Sixty per cent. That’s what London Book Fair is offering by way of a refund to thousands of publishers and other exhibitors who in good faith paid up for the 2020 London Book Fair event, only to have the organisers cancel it at the last minute, after a long period of avoidable uncertainty.

The coronavirus pandemic was of course no fault of the London Book Fair, but the mishandling of the event’s cancellation, insisting the event would go ahead on schedule, in blatant defiance of common sense and of the health risk to staff and to participants, was entirely down to the LBF.

It was plain in February that the London Book Fair was a cancellation waiting to happen, and the month ended with major publishers and related exhibitors announcing their withdrawal rather than wait for the London Book Fair to do the decent thing and cancel.

March began with more exits from major players.

And still the London Book Fair pretended there wasn’t a problem.

Eventually even the London Book Fair had to face reality.

But by then the damage had been done. The London Book Fair had demonstrated by its actions that its words of assurance that the health and safety of visitors was paramount were meaningless rhetoric.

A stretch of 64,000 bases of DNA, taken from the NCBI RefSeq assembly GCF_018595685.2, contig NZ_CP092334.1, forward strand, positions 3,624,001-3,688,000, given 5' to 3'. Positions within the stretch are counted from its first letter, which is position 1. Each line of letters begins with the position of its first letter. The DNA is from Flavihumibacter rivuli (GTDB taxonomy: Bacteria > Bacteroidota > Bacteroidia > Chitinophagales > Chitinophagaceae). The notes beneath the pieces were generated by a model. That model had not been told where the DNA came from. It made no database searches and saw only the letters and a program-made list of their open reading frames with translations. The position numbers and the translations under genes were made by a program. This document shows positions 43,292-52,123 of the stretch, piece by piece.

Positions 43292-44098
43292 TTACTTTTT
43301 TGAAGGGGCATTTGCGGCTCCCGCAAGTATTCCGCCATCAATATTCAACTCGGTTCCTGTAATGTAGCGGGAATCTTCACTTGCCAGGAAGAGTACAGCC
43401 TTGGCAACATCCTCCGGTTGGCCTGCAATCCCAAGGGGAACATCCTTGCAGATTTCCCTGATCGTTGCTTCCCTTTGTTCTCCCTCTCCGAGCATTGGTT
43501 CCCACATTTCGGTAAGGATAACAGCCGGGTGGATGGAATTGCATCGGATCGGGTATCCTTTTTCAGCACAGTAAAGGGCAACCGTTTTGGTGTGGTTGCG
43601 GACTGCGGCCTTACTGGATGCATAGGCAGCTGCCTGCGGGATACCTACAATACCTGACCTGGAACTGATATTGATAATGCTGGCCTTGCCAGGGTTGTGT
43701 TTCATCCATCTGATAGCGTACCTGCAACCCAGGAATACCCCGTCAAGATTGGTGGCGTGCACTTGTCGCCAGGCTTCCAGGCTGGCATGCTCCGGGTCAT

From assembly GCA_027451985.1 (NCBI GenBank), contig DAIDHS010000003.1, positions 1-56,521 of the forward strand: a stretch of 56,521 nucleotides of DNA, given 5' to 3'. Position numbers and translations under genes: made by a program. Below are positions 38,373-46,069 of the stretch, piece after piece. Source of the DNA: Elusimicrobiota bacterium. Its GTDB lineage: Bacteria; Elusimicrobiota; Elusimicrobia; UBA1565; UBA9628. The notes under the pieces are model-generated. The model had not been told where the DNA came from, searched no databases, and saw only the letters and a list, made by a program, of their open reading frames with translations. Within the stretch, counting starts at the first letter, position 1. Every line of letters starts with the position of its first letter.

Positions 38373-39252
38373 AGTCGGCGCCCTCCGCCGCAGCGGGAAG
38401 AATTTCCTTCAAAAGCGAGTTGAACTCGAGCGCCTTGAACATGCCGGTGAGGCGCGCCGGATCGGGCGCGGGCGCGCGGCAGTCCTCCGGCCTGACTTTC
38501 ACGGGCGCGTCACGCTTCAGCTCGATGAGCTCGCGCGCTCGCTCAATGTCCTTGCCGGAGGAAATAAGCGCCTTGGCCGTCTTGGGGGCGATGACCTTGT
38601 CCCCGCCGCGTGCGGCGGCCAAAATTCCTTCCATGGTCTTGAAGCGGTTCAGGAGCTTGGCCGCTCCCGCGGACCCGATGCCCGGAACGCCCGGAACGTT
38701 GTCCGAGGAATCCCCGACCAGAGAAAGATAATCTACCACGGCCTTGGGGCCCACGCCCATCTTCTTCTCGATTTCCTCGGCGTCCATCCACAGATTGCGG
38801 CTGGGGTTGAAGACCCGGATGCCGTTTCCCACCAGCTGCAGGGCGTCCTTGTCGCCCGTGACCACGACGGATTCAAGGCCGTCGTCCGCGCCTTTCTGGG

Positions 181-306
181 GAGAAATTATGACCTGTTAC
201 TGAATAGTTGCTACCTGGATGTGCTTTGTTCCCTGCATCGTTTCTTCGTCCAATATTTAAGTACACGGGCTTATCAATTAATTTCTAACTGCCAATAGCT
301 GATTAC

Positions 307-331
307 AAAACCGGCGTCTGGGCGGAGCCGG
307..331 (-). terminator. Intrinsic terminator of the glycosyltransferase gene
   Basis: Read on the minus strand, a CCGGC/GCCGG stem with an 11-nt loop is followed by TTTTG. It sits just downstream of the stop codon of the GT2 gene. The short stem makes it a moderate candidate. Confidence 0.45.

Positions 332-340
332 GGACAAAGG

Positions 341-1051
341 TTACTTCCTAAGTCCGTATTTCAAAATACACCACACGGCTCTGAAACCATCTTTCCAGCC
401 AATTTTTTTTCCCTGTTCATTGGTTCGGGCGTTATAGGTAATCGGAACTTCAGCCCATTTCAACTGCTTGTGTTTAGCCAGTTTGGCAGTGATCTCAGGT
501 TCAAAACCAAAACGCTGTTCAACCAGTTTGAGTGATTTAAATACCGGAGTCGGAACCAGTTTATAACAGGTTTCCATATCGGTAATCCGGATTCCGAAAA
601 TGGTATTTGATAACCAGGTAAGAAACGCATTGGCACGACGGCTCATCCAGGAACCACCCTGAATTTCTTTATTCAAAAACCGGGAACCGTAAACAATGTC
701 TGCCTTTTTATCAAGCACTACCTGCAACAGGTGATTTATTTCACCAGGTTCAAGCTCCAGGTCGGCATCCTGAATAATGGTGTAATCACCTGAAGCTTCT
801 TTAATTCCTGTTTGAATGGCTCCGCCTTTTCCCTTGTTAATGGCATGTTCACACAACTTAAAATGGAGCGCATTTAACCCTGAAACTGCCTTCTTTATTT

In leaving the inevitable cancellation as long as it possibly could the London Book Fair lost the trust and respect of countless publishing industry stakeholders.

One might think that alone would have been enough for the LBF organisers to think carefully about their next move, and to make sure everyone who fell for the faux message that the 2020 show would go on would at least be fully refunded, to reassure prospective 2021 exhibitors and visitors that their money would not be at risk.

Instead, per a report from Publishers Weekly, the London Book Fair is offering a 100% carry-over refund, meaning exhibitors can carry their payment forward to the 2021 event.

But for any exhibitor or other participant needing back now the money they handed over on good faith for the 2020 event, the best the London Book Fair will offer is a 60% refund.

That would be a lousy deal even if the cancellation had been a one-off only impacting the event itself – a fire, for example, rendering the premises unusable.

But this paltry 60% refund comes as publishing stakeholders across the spectrum are struggling – many facing imminent bankruptcy – and where every single penny matters.

We all understand the London Book Fair has costs and losses here, but since when it that the problem of the exhibitors and visitors who paid their money to receive an agreed service?

The London Book Fair surely had full insurance provision to ride out an event cancellation such as has just happened. So why can it not refund its clients in full?

And if the London Book Fair for whatever reason failed to make provision for such a refund scenario, why should any publisher, exhibitor or visitor ever trust them in the future?